Glembocki lays it all bare: doubts about breastfeeding, maternal instinct and bonding; the realization that you are somebody's mother and how that particular word can sound so strange coming from your own mouth, the transition of who you used to be and who you are now isn't always so smooth and peachy-keen.
It is, indeed, "irreverent, funny and brutally honest"; a book that lives up to its description.
This is something (whether she'll admit to it or not) any mother can relate to. If not the whole book, at least a chapter, or two....or three.
Visit her site
Da Capo Press
Look for more discussion on this here at WITM......and MotherVerse
Friday, February 08, 2008
Also, the plot seemed so choppy-going from one scene to the next without much transition or cohesion-
And Mary Stuart? She had about five minutes in the entire movie. I expected to see more of that character.
As for Clive Owen-as much as I don't like him as an actor-he was pretty good.
Overall, it all seemed a little off as far as a sequel goes.
When people on the internet-blogging, emailing, whatever-overuse stuff like emoticons or use Internet Slang like LMK (let me know). That just drives me up the wall. Can't you just spell it out? Too much trouble, time?
Ain't: I abhor this word. Makes you sound so....dumb. Proper spelling and grammar usage, people!
This is all that strikes me at the moment....more to come, perhaps.
Tuesday, February 05, 2008
Called "brutally honest and funny", Vicki Glembocki's book, The Second Nine Months: One Mom Tells the Truth about Becoming a New Mom. Finally. is now out and seems to be garnering lots of press.
When I first heard of this book, I thought, this is a must-read in the Mother Lit genre (I cannot bring myself to call it mommy-chick-lit) simply because it deals with a subject not talked of much: those first few transitional months into motherhood after baby is born.
It looks to be a myth-busting book on all that goes on after baby comes home.
You know there's a spot on my bookshelf for this one.
Excerpt from The Second Nine Months.....
I want to walk out of Target and leave Blair there, wailing.... Nice people work at Target. Surely someone would take her home and care for her and buy her pretty things. So begins Vicki Glembocki’s brutally honest yet hilarious memoir of her agonizing transition into motherhood. Why agonizing? Because no one told her how tough it would be. Finally, Glembocki lays out the truth about those first months with baby: the certainty that you’re doing everything wrong; the desire to kill your husband, your mother, your dog; the struggle to balance who you were with whom you’ve become-a mother. Unlike any other book on motherhood, Glembocki breaks the New Mother Code of Silence, proving that “maternal bliss” is not innate, but learned. Funny and wise, she connects with new moms on a shockingly intimate level, letting them know that they are not alone.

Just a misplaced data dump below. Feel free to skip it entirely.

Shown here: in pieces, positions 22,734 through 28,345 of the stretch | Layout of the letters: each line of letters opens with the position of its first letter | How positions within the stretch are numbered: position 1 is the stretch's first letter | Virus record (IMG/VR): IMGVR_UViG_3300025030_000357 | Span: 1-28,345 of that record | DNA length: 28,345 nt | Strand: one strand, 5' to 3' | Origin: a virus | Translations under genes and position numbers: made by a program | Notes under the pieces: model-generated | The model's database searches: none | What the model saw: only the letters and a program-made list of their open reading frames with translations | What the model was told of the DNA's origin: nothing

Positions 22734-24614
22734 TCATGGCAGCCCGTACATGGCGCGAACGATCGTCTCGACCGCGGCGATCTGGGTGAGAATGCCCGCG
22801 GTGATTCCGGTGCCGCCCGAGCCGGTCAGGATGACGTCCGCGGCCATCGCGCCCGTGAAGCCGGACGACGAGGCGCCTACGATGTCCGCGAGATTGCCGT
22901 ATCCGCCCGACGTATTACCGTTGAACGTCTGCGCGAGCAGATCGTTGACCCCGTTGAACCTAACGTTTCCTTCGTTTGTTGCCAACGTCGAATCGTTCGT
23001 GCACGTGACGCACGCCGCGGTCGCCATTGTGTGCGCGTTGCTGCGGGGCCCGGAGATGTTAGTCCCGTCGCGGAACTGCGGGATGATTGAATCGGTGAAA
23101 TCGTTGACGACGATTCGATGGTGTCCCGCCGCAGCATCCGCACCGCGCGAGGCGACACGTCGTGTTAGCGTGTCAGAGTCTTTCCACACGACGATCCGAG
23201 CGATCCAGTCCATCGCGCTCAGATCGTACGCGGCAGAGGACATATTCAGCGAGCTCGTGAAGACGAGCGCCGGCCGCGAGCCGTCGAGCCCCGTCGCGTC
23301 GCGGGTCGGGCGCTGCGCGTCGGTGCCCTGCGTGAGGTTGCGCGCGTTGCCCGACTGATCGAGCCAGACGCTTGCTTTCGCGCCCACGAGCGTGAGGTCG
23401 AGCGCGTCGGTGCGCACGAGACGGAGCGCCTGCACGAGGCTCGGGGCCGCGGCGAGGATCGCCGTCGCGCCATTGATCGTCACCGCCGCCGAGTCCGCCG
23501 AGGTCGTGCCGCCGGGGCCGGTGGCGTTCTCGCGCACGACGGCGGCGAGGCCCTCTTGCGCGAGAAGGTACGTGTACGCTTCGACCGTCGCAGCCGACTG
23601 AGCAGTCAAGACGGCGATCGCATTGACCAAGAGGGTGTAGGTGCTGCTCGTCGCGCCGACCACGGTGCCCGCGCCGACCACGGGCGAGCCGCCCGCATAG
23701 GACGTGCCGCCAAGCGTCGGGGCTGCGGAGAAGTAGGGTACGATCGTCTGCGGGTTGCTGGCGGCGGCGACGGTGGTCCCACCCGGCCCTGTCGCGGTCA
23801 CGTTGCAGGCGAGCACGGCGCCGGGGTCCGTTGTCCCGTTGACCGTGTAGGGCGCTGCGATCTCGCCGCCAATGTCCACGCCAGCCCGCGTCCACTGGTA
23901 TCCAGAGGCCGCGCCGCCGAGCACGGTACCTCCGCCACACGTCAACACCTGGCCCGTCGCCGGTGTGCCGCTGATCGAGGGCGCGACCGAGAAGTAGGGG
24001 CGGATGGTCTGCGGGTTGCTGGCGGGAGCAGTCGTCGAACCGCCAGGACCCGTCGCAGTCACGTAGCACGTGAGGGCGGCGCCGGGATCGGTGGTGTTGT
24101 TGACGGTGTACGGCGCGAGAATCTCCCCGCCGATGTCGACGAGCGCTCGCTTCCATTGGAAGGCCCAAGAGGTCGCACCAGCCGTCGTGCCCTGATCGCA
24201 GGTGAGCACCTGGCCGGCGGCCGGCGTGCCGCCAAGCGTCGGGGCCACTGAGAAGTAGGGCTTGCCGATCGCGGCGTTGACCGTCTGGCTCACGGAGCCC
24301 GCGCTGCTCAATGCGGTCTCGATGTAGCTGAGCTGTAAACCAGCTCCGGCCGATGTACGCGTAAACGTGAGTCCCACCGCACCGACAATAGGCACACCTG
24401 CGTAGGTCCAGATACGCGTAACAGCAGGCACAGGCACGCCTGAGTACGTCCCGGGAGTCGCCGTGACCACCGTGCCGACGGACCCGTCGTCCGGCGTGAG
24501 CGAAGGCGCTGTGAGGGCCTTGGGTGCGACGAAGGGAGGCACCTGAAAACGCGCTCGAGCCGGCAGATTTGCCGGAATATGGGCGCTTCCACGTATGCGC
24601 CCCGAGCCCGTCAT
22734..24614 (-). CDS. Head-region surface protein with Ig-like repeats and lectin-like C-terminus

Visit Vicki Glembocki's site
DaCapo Press/Perseus Book Group
Also wanted to mention I have a new post here about The Best chocolate. And don't forget to check out the giveaways-some awesome tea from the Love and Tea Company and cute cards from Stubby Stencil Studio. See the site for details!
Saturday, February 02, 2008
While the story was interesting and brought up some previously unknown points on Egypt and its Pharaohs, there were a few things that ran through my mind:
1) How could there NOT be black pharaohs in Egypt, or at least ancestry of such a race within Egypt and its line of pharaohs? It is in Africa; with Egypt having the close neighbors of Nubia and Sudan. That's like saying Jesus was as white as a pearl with blond hair and blue eyes....That in itself never made sense to me-look at the geography.
2) There was a statement in that particular article about how 'the ancient world was devoid of racism'. I realize that the author is talking about how 'the fact that his [Piye: Pharaoh] skin was dark was irrelevant'. Perhaps it was. But to make such a statement as racism not being present-and to go so far as to say devoid- is, for me, hard to believe.
Perhaps there was a kind of racism. Perhaps it just wasn't the kind we know of now; what we are familiar with, what we would recognize as racism. Is it possible?
Friday, February 01, 2008
"Scientists had theorized that as the core of Mercury cools, it contracts, and the whole planet shrinks."
Messenger has sent back pictures showing 'wrinkles' on the surface of the planet and what scientists are calling "The Spider", a series of wrinkles that radiate out from a crater-like formation, most likely what used to be a volcano.
Why is this significant? Because this is a side of Mercury that has never been seen before. These pictures throw off all theories that have been known about the planet. It's making everyone reassess.
It also proves how little we know of the universe itself. All we can do is make educated guesses at most things-sometimes it turns out right, sometimes not. And, sometimes, what we thought was right turns out not to be right at all, but so far from what we originally thought.
There's just so much we don't know.
As a side note, I have a new post up at Green Mom Finds. Have you been there yet? Check it out-lots of giveaways happening including a Moby Wrap and Laptop Lunch System!
Technorati Tags: Green Mom Finds, Moby Wrap, Mercury, Messenger, science, planet, spider